Lessons from Barbados (Michael Clarke)

Monday, 14 January, 2013

Michael Clarke shares some lessons from the Church in the West Indies in Barbados, partnering with Fresh Expressions in delivering mission shaped ministry.

Barbados took part in a pilot remotely-delivered msm course delivered by Fresh Expressions Canada, to help them explore how to move on from their history as a white church occupied by black people.

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Michael Clarke: The context in Barbados is one in which we have never really focused on mission. We have... because the church historically has been a chaplaincy and we've had to come to grips with this. And some of us are still trying to come to grips with this and to understand this. And I think part of our effort to go forward has to rest in a deep understanding of our church - an honest understanding of our church. We kind of tend to sort of cover over stuff by using the gospel as in the gospel this and Jesus this and Jesus that, but there's a sense in which there is a need for us to liberate what is there first. Our church was a white church OK, and it still is a white church. It's black occupied but it's a white church. And we have to understand what that means. We have to understand what it means because then that will help us to be able to address fall-off and also it will help us to address the reality that we're not attracting in the great numbers that we might have been before. We have been able to understand some of this with respect to establishment versus disestablishment, we were disestablished in 1969. But prior to that we were responsible for baptisms, marriages, the whole works and so there was a constant flow in to our church. So we understand the gathered church, which is a chaplaincy, which is another type of chaplaincy.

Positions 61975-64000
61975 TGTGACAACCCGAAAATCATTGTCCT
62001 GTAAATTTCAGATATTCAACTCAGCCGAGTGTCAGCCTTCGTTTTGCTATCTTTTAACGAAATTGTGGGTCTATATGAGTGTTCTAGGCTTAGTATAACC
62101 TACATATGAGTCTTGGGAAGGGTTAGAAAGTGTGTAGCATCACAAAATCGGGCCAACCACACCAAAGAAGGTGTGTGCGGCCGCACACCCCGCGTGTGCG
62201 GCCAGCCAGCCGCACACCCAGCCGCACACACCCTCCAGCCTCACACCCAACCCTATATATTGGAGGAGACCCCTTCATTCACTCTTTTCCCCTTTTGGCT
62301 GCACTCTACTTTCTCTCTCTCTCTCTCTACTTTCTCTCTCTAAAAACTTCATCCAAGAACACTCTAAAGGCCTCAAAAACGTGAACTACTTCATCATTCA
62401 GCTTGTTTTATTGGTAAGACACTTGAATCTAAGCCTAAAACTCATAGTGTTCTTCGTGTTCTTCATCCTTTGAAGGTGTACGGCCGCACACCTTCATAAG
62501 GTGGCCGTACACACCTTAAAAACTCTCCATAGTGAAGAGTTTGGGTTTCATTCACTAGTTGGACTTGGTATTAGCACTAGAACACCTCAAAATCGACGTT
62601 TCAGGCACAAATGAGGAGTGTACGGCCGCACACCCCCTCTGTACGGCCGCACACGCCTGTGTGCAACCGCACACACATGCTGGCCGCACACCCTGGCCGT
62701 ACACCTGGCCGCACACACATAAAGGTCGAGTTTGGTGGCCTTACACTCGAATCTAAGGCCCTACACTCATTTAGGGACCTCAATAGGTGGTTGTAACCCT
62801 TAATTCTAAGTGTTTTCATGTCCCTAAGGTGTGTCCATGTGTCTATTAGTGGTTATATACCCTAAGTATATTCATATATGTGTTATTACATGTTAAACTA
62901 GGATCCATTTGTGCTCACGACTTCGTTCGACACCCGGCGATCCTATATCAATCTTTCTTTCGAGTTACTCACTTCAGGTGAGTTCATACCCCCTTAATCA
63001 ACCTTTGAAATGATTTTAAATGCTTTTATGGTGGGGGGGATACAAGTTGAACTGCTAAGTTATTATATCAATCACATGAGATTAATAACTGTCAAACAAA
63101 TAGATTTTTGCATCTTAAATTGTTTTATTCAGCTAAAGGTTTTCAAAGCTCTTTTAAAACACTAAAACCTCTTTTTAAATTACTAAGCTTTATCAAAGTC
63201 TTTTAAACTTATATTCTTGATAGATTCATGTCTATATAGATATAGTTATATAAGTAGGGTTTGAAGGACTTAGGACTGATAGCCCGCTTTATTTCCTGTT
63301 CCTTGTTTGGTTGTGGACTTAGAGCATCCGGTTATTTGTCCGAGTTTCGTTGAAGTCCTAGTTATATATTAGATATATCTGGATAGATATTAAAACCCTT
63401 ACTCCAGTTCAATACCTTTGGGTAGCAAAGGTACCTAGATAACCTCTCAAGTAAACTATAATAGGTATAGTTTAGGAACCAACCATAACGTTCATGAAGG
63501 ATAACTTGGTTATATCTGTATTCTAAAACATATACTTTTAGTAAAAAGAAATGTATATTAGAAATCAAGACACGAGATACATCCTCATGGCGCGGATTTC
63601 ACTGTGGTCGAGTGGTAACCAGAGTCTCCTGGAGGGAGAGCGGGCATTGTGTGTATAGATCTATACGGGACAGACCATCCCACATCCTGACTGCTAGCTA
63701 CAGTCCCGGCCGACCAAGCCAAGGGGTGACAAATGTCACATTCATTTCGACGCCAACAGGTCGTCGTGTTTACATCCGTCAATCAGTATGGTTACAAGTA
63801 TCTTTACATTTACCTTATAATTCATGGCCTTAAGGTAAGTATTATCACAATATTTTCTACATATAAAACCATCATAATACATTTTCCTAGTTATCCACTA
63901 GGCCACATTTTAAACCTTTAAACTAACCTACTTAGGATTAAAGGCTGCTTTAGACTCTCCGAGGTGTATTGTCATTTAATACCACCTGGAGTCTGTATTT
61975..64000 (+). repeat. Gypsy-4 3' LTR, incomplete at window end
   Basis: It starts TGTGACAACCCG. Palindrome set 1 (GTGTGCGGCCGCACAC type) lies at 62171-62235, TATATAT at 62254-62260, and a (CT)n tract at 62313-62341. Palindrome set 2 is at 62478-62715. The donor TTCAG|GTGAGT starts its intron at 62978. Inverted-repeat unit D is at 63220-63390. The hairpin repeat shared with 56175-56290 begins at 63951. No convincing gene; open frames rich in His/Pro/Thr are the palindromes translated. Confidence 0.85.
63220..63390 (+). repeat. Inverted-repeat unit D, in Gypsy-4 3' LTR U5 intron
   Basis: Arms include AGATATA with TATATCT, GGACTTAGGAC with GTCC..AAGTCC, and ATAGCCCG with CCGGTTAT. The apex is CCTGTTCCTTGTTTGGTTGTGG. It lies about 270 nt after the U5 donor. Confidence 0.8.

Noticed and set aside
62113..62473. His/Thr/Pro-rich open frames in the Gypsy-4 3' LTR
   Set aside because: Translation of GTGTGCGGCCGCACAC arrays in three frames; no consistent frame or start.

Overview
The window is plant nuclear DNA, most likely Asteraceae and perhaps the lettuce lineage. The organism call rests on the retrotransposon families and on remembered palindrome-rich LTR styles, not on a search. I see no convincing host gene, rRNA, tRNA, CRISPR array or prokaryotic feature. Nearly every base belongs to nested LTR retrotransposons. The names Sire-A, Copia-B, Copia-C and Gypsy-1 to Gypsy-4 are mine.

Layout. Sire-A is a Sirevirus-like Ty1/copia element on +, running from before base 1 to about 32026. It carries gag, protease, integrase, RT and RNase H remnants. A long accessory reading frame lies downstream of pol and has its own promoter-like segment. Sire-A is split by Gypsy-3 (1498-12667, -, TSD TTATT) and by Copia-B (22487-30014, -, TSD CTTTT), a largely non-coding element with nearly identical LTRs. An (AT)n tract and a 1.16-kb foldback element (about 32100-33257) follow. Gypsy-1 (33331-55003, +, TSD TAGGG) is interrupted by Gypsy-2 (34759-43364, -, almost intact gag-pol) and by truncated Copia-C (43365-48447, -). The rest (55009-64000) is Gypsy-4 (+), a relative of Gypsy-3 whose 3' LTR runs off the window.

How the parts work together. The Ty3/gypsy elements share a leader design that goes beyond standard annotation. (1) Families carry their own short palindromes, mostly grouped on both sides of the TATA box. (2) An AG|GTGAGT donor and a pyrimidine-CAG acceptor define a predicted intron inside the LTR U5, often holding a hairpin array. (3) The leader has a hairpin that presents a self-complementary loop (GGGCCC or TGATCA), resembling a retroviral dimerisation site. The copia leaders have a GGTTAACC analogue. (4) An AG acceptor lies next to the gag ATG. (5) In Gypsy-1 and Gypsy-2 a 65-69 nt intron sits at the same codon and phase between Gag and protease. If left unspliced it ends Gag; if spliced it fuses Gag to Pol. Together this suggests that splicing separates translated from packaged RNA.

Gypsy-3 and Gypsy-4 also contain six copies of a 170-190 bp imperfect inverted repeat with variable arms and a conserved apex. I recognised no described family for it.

Fresh expressions has a sense of how do we do church now, right, that's the bottom line question. It doesn't... it isn't an exclusion of anything that's gone before, it isn't a shooting down of anything that's gone before, but it is saying how do we go forward and what does going forward look like. And I guess fresh expressions by its very nature is stepping out in faith. It doesn't know what it's going to look like. As I listen to many of the interviews, many of the individuals involved in the programmes are saying we don't know what it's going to look like, but this is all we... this is where we are now and this is what we're doing and this is what we've received from it. And that's basically where our church is, you know, we don't know what it's going to look like, we don't know what our liturgies will be evolved to, but we know that we've got to go forward, we know that we've got to go out from here because what we're experiencing here, what we're doing here is no longer working within our Caribbean context.